When SCO Group (SCOX), a litigious Lindon (Utah) software company, filed a breach-of-contract suit in Michigan against DaimlerChrysler (DCX) in March, it revealed a lot more than it intended. A CNET News reporter, poking through the Microsoft Word (MSFT) filing, discovered that the case had originally been drawn up as a suit against Bank of America (BA) in a California court.
There's a lot more than meets the eye in many Word documents, a fact often overlooked when people e-mail Word files or post them to Web sites. The information that may be hidden in a Word, Excel, or PowerPoint file may include the names of the author and anyone who edited the document, reviewers' comments, the types and identification of computers on which the file was opened, and deleted text.
Most problems involve Word documents. One useful, but potentially dangerous, feature of Word is "track changes." When turned on, it keeps a record of who made what alterations and when. Unless you carefully clean up the document, which can sometimes be done with a single mouse click, anyone receiving it can see the record of changes by using the "show markup" mode. This is what trapped SCO. Another feature lets you keep an audit trail by saving versions of a Word document as it goes through revisions. Unless all but the last version is deleted before the file is circulated, a recipient will be able to see them.
OTHER INFO CONCEALED INSIDE A WORD FILE requires more skill and effort to retrieve. The most straightforward way to see the information is to open a Word document in a text editor such as Windows Notepad. Most of what appears on the screen will be gibberish, but there can be a lot of interesting information buried in the nonsense, such as the names of everyone who worked on the document. For example, a Wired News analysis of a Word document circulated by California Attorney General Bill Lockyer urging other attorneys general to crack down on file-sharing showed that the text had been edited or reviewed by an official of the Motion Picture Association of America.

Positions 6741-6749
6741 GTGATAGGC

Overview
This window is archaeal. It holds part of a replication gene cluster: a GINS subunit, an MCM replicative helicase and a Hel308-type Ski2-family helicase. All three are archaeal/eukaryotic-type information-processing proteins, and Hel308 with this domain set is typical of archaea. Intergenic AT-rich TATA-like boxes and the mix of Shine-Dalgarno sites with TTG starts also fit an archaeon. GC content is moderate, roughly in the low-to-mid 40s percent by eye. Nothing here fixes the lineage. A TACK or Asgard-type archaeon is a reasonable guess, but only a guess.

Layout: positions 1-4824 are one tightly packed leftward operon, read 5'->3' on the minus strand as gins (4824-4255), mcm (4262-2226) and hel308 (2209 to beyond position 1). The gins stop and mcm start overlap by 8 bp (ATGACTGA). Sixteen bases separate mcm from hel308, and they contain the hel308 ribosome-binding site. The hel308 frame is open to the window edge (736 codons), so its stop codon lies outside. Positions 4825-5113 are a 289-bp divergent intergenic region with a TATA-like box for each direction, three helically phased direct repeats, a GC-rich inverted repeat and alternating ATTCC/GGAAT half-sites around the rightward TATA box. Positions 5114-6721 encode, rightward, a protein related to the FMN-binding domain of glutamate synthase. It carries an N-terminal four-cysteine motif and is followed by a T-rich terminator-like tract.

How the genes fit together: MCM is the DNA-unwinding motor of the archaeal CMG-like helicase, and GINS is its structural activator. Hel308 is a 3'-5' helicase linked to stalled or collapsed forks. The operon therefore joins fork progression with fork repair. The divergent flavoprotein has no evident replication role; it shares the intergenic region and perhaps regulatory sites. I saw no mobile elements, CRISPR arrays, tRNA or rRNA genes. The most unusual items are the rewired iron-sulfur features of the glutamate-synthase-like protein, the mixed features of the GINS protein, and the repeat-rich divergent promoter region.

Nearly every business exchanges electronic documents with partners, competitors, and customers. If those documents are written in Word, they are likely to contain information you would rather not share outside your own organization. How do you prevent it? One way is to select "Track Changes" from the tools menu and view the document as "Final Showing Markup." Make sure that all your changes have been either accepted or rejected by the program -- a step that removes the tracking information. And make sure all versions but the last have been deleted. But, as the electronic newsletter Woody's Office Watch notes, "it's very, very difficult to delete potentially embarrassing information all of the time."
One tool that helps get the job done is Microsoft's Remove Hidden Data, a free add-in to Office XP and 2003. But it's a better idea to avoid distributing Microsoft Office files unless absolutely necessary. People need to share information, but they don't need to give the recipients access to the original documents. One way to do that is to use Adobe Systems' (ADBE) portable document format (PDF), which can be displayed in the free and ubiquitous Acrobat Reader. It retains the formatting of the original document -- but strips all hidden data. Adobe's program for creating PDFs, Acrobat 6.0 ($149), has extensive document-management features but is overkill for many uses. However, many other products can convert Office files to it, including Macromedia's (MACR) RoboPDF ($79) and ScanSoft's (SSFT) PDF Converter for Word ($50). Apple Computer's (AAPL) Mac OS X has PDF conversion built in.
Computers, alas, are filled with traps to snare the unwary. Hidden data in Office files are just one more thing to worry about. Fortunately, precautions will keep danger at bay.
For a collection of past columns and online-only reviews of technology products, click here By Stephen H. Wildstrom